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Offline roger

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Re: the evidential at last
« Reply #16 on: February 20, 2010, 01:45:02 pm »
The fact that this one goes with "ei" and "äng" make me think that it is more an indication given by the speaker, and not a grammatical rule. Then the translation is up to the reader, taking account of context. The first effect might be to have a more personal (with feeling) message.

non-personal and general statement: "aynga new"
personal feeling of the writer that we may be interested and/or I know/hope you want: "aynga natsew"

You seem to be taking it as meaning certainty, when F says it indicates uncertainty or inference. So I'd either state "ayga nacew cat", because it seems like you want it, or ask "ayga new srak?", where I'm not asking for inference, but for a factual statement that only you can make.

Offline Skyinou

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Re: the evidential at last
« Reply #17 on: February 20, 2010, 02:00:12 pm »
You seem to be taking it as meaning certainty, when F says it indicates uncertainty or inference. So I'd either state "ayga nacew cat", because it seems like you want it, or ask "ayga new srak?", where I'm not asking for inference, but for a factual statement that only you can make.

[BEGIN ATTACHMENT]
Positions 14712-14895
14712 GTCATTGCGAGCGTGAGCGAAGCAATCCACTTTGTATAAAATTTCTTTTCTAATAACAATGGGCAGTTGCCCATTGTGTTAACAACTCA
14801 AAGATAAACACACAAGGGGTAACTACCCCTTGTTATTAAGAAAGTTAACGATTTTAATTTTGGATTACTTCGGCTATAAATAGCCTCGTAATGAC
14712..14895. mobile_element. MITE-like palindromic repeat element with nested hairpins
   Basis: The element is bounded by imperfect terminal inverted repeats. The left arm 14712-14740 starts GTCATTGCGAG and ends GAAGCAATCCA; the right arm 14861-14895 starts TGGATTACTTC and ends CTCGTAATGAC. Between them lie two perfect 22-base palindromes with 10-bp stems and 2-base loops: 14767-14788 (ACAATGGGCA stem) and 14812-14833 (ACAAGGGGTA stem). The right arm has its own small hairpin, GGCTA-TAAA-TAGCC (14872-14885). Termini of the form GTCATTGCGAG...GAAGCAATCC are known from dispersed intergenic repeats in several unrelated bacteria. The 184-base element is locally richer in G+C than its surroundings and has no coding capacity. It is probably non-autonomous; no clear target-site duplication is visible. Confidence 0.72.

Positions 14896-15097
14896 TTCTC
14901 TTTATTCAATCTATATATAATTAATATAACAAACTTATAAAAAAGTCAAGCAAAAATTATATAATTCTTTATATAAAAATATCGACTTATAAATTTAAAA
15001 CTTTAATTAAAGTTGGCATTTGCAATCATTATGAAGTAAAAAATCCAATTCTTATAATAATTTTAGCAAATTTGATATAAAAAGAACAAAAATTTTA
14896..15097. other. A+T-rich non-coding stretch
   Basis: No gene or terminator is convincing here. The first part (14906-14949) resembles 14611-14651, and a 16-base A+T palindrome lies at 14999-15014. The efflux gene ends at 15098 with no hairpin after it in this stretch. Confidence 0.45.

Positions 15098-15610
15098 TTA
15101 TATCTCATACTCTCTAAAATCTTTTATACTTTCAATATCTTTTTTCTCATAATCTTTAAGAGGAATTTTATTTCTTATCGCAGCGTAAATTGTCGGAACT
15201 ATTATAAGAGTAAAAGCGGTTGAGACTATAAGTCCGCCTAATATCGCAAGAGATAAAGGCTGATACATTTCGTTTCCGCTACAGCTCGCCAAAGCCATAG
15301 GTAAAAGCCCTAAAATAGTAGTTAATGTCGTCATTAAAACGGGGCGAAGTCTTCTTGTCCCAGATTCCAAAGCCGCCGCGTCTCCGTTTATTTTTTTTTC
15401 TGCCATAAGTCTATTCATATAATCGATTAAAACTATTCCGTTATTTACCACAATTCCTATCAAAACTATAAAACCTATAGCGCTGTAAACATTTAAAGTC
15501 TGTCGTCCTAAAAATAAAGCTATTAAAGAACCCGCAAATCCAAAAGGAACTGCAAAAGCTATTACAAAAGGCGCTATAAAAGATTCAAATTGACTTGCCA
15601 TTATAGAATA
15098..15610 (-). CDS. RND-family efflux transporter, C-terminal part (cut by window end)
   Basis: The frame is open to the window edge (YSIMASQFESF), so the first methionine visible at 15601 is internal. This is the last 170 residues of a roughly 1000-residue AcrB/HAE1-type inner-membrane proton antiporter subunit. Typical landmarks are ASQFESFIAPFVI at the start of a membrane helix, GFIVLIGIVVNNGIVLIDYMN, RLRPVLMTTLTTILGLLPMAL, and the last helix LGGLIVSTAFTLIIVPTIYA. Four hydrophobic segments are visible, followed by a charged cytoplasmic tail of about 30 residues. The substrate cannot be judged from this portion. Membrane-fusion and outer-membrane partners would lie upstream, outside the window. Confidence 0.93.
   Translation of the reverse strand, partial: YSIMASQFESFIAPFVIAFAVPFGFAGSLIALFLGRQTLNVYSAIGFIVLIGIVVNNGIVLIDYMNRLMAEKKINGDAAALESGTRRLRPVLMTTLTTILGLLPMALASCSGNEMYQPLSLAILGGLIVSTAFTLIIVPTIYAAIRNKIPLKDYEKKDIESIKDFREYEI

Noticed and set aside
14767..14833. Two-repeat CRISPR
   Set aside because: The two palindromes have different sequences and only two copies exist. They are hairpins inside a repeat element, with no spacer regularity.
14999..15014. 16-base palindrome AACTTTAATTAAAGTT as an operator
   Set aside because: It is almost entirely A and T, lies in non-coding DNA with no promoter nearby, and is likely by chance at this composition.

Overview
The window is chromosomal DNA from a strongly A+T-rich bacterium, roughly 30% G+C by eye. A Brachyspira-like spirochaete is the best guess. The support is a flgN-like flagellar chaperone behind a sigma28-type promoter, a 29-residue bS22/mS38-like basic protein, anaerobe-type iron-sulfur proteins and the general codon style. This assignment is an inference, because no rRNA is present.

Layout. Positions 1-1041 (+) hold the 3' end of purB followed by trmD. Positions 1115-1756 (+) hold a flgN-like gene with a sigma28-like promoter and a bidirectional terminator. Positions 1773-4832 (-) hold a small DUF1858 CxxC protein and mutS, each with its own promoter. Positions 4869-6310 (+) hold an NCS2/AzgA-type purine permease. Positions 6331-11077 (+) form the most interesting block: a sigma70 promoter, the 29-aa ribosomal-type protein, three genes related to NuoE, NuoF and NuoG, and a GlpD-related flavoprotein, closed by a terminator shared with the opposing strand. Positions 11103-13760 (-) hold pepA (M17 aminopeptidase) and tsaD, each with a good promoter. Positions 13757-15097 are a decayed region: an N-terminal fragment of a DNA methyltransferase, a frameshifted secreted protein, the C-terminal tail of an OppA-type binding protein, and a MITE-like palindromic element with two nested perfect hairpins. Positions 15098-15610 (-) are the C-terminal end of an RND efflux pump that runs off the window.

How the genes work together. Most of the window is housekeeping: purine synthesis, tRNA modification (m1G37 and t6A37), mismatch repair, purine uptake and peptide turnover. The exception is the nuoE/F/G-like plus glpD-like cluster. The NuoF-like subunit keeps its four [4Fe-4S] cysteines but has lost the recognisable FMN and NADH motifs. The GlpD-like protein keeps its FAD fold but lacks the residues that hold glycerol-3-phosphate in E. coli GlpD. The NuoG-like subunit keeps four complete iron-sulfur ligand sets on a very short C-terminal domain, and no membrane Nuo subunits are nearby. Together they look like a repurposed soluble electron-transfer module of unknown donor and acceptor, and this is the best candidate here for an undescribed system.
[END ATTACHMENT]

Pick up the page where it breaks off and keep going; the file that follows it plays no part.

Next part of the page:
Thanks for the comment, but that's not what I meant. I wanted te say something like what you say.

"po new tsat srak?" When you ask, it is not yet tainted with personal "feelings". But when you answer for him, you can add "ats" "because it seems like" he want.
"Srane, po natsew tsat".

Yes, sorry, I should have written simply:
personal feeling of the writer: it seems for him that we want: "aynga natsew"

[Edit] ma Plump: Of course.. sorry!
« Last Edit: February 20, 2010, 02:41:06 pm by Skyinou »
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Offline Plumps

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Re: the evidential at last
« Reply #18 on: February 20, 2010, 02:33:10 pm »
"Srane, po natsew cat".

If you decide to use the scientific writing system, could you please be careful to do it consistantly? It's very confusing to read it one way and in another the very next word...
Irayo :)

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Re: the evidential at last
« Reply #19 on: February 21, 2010, 02:31:53 am »
If you decide to use the scientific writing system, could you please be careful to do it consistantly? It's very confusing to read it one way and in another the very next word...